The dismissal of the Moscow mayor affected the religious life in the Russian capital. Orthodox activists urge the new mayor to keep Yuri Luzhkov's promise to build 200 temples in Moscow. Russian Muslims want new mosques to be built too. The people, who feel indifferent to religion, ask the Moscow authorities not to disturb their peace.
It is hard for Moscow Orthodox priests to exercise their virtue of benevolence. It is really hard for them to love people because the number of those who need the support of religion is larger than the number of priests who can provide such a support. A typical picture of festive church service in a bedroom part of the city is a crowd of people standing outside a church and listening to the liturgy in the street through loudspeakers. Parents, who bring their children to church for oblation, have to stand in the line for nearly an hour.
As soon as a liturgy ends, it is time to pay attention to those who order occasional services, such as baptism, wedding or burial ceremonies. There is practically no possibility to find out who all those people are, what they believe in and what makes them come to the church and why. One may endlessly preach that people must not, let's say, baptize their children without preliminary catechesis - the teaching of the basics of faith. How could this be brought into practice if dozens of people come to the church of their neighborhood every Saturday and Sunday?
Russia Today: Moscow Muslims want more mosques, residents stage protests
There are friendly Orthodox communities in the center of Moscow. They were formed during the 1990s, when they joined their efforts to restore churches, to promote Orthodox faith, to celebrate church holidays, to organize Sunday schools, etc. All the people in such communities know each other very well. However, they do not accept new members, because every, even most friendly community, can not grow into a crowd.
One may say that no one makes anyone become an Orthodox Christian. If you consider yourself a Christian, then you have to learn how to reconcile. Wake up at 5 a.m. to be in time for the morning liturgy downtown, otherwise you will not get in. Pray outside in drizzling rain and heavy snowfalls. Learn to carry your baby and the stroller traveling from your remote neighborhood by bus and by metro. One could probably endure all that if the hardship returned peace to the soul. Is it worth it, though?
New temples in Moscow neighborhoods get overcrowded before they are actually built. Those, who think that the new temples will be empty, are wrong. Some people feel offended if they find out that they will soon have a new church built in their neighborhood. Such people normally say that they wait for years for a new kindergarten, a hospital or a sports facility to appear somewhere near.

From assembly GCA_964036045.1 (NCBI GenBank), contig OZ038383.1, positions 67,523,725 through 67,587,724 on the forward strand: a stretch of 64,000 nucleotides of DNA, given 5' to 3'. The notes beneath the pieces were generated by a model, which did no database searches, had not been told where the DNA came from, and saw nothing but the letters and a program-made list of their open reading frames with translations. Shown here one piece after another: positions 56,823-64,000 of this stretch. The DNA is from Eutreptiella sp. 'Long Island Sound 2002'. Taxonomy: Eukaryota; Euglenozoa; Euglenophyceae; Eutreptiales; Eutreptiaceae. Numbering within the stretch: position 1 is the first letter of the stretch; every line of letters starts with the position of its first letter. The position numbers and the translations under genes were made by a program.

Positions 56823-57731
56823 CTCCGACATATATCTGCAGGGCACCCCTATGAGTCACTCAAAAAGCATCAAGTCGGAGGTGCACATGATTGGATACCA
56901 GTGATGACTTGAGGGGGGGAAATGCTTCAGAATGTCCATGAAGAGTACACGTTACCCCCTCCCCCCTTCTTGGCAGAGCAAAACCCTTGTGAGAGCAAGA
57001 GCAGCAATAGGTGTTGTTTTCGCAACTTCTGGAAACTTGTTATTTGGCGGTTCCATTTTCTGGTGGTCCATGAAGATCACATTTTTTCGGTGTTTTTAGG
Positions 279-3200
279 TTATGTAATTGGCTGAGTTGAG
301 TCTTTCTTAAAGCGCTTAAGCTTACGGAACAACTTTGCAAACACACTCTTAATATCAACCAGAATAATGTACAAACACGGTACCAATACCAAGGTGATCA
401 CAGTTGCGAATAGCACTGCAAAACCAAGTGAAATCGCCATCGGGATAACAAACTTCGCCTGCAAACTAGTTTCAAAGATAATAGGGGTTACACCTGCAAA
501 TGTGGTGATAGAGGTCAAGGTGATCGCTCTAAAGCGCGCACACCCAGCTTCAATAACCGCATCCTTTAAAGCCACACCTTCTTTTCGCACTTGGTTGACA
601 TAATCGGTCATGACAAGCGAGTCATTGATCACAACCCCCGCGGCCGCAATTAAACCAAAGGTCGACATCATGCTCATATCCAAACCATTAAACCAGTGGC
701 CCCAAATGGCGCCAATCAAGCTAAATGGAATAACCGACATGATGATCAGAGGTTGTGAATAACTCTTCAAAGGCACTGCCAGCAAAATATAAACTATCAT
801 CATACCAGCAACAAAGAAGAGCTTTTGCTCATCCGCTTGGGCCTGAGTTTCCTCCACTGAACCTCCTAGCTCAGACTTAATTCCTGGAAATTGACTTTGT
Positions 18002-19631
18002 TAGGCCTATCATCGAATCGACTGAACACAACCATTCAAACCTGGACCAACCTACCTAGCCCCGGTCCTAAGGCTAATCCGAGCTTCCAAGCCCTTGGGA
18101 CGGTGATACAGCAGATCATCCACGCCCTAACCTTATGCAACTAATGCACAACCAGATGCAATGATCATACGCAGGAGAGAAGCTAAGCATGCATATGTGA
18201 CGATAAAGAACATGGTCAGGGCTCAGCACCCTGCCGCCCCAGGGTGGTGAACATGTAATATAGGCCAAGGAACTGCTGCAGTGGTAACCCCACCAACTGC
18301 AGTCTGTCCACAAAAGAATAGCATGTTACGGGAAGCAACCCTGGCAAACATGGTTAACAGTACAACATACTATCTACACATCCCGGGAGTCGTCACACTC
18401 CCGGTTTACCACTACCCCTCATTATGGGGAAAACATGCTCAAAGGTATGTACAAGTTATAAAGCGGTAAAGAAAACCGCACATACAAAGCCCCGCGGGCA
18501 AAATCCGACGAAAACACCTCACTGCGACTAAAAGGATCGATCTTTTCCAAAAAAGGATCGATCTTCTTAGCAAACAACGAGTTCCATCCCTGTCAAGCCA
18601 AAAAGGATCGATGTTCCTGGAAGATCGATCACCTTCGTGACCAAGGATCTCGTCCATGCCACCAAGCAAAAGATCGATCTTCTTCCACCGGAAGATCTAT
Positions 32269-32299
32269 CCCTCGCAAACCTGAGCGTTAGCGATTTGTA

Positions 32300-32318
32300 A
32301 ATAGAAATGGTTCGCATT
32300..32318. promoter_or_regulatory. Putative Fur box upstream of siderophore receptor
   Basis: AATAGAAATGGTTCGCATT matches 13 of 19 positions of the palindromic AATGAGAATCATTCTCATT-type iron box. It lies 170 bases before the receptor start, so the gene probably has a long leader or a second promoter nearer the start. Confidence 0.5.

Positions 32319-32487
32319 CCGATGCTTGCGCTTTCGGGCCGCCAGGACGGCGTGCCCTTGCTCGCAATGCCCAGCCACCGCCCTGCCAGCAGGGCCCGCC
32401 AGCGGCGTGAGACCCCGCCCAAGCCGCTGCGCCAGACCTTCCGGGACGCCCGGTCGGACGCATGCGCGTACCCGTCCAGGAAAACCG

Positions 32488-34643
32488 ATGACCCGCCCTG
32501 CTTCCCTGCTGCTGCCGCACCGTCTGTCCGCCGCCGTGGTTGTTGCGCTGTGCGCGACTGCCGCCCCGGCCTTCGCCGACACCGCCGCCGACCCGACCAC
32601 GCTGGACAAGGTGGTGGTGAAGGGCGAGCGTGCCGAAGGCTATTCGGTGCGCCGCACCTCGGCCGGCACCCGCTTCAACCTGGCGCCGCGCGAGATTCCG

"We have three churches here, but there is not even one kindergarten," this is what such people usually say. However, they usually build churches in industrial or deserted areas, where kindergartens can never be built. In addition, religious families have more children than non-religious families do. A family with three or four children is absolutely normal for an Orthodox community. Some may have eight or even twelve. Therefore, if they plan to build a church in a Moscow neighborhood, it may mean that soon there will be a new kindergarten, a new school, etc.
As for Muslims, there was secret understanding between the Moscow government and the Council of Muftis of Russia during Luzhkov's era. It was only the Council of Muftis that was allowed to build new mosques in the city. The situation may change when the new mayor comes to power, so the council has been trying to demonstrate the power of its community recently. For example, nearly 55,000 people came to Moscow's central mosque during Uraza-Bayram holiday.
However, many Muslims residing in Moscow do not have either the Moscow registration or the Russian citizenship. The council is currently in conflict with the Moscow authorities because the central mosque in the city is located very close to Moscow's central sports complex Olimpiisky (The Olympic Arena). The council wants to build a temporal prayer house on the territory, which the administration of the sports complex intends to use for building a parking lot. This is not a matter of suppression of Muslims or Islamophobia. Most likely, it goes about the material conflict.
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